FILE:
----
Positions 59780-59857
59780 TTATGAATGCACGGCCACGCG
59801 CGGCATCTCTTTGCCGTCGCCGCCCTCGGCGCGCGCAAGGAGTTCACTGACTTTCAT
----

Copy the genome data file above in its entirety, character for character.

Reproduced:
Positions 59780-59857
59780 TTATGAATGCACGGCCACGCG
59801 CGGCATCTCTTTGCCGTCGCCGCCCTCGGCGCGCGCAAGGAGTTCACTGACTTTCAT